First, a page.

I have connected my HP laptop to a wide variety of projectors and since Vista RTM I have had a very good experience. I’ve had the occasional bad cable but Vista is yet to blame. This may be due to excellent video drivers but I also think Vista in general is better at working with projectors than XP. Here are four tips I have learned that would be useful to teachers.
1. Learn how to toggle your laptop’s external display
This first tip is also good if you are working with XP. Modern laptops have a function key that cycles through options to show video on your laptop, on the projector, or on both. Most presenters will want video to display on the laptop and also on the projector so you can see the screen without looking over your shoulder. Laptop makers have not agreed on which key toggles the video output. On my HP laptop it is pressing Function (fn) and f4 at the same time. Toshiba uses fn+f5. Dell laptops use fn+f8. Gateway uses fn+f2. Lenovo uses fn+f7. Confused? InFocus has published a quick reference to help identify which keys to use for most laptops.
2. Vista extended desktop and PowerPoint presenter view
When you connect a Vista laptop to a monitor or projector and enable the display as discussed above, Vista will prompt you with some choices. You have the option to show video “Mirrored”, “Extended”, or “External Only”.
In most cases, mirrored will be the right choice, especially if you want to show something besides just PowerPoint slides through the projector. However, if you are only using PowerPoint slides in the presentation, you might want to try out the “Extended” option for one simple reason – PowerPoint has a special option named “Presenter View”.
Once you have connected to the projector, open PowerPoint and click on the “Slide Show” tab. Enable the checkbox for “Show Presentation On” and select monitor 2, also select the checkbox for “Use Presenter View”.
Presenter view will give your audience the same full-screen view of the slides that you have setup in the past, but as the presenter you will see the notes, the next few slides, and helpful info like the time and how long you have been presenting. You can still use Ink to annotate the slides as you present as many people in Education do frequently using TabletPC, and the audience will still see your Ink as you write.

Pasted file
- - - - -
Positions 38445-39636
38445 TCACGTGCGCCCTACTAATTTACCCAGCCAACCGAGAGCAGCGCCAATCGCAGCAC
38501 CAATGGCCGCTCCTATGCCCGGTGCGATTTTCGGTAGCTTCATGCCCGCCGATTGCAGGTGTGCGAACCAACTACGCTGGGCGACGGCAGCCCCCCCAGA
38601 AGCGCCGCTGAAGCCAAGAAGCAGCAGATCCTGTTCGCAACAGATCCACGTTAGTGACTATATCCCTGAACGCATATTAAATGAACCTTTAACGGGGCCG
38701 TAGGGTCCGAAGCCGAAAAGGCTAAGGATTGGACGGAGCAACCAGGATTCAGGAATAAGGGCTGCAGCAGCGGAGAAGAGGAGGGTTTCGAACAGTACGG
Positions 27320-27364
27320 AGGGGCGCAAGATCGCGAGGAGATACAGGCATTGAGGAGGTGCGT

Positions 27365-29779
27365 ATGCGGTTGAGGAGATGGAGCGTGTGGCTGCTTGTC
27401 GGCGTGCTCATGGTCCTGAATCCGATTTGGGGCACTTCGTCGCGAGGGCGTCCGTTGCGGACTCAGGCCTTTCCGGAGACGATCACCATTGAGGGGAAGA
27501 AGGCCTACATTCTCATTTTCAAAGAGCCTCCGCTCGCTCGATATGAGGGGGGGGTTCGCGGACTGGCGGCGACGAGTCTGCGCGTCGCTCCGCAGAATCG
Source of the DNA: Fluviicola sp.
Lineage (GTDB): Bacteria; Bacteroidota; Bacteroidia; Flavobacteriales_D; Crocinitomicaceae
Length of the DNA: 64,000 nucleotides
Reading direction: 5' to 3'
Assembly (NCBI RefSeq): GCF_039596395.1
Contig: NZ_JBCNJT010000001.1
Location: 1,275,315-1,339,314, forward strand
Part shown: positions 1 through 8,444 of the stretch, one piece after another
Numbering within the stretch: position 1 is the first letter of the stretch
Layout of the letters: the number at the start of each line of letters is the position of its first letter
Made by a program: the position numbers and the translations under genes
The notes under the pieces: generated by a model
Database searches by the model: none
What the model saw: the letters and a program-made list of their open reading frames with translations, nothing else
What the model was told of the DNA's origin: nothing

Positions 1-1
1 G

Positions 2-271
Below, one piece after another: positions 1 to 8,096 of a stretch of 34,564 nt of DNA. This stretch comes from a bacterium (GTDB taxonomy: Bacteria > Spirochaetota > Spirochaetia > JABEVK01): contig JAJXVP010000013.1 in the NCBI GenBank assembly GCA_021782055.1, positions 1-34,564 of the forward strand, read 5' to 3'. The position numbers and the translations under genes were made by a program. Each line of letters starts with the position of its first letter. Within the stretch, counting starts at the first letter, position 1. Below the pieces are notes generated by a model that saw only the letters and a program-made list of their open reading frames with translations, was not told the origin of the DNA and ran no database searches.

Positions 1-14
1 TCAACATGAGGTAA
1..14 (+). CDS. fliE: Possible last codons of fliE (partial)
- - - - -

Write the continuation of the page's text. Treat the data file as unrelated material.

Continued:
If you have already bypassed the window to select “Extended”, you can enable the view through your display settings or you can open “Windows Mobility Center”. Just search for it on the Start Menu, and click “Connect Display” to bring up the choices.
3. Enable Presentation Mode
Have you ever been presenting only to have one of your peers send an instant message – “hey, you got a minute?” Ever felt paranoid about making sure every service was logged out before going in to a presentation? In a classroom environment, presentations happen every day – does it detract from your audience attention if your screen saver kicks on?
Windows Vista offers “Presentation Mode” to address this issue. If you type “mobility” in to the Start Menu search bar you will find the “Windows Mobility Center”. One of the options is to turn on “Presenting”. You will then see an icon on your system tray that looks like a small projector. Right-click on it to “Customize Presentation Settings”. When presentation mode is enabled all system notifications (pop-ups) are disabled and you have options to disable the screen saver, set the volume, and set a different desktop wallpaper. Once you have customized the settings, any time you enable presentation mode they automatically apply.
4. Control audio/video volume levels to avoid startling disruptions
Finally, there is the occasional presentation where you also want to show video or an interactive quiz. If the application has sound, often the presenter will turn the volume all the way up to make sure that people in the back of the room can hear audio coming from little laptop speakers. Then all of a sudden they type when they were supposed to click and “BING” blasts the audience as a message shows the presenter the error of their ways.
Now you can take control of the audio coming from your system on a per application basis. You don’t have to understand all sorts of points and clicks to do it – just click on the volume icon in your system tray and then click “Mixer”. The controls in Vista for setting volume for each application are very easy to understand and are perfect for presenters who want to make sure only their media player is going to be heard.
Hopefully this is of value to my fellow presenters out there. These have been good habits for my presentation setup routine. If you have additional tips, I am very interested. Please submit innovative ideas in the comments section to share with others.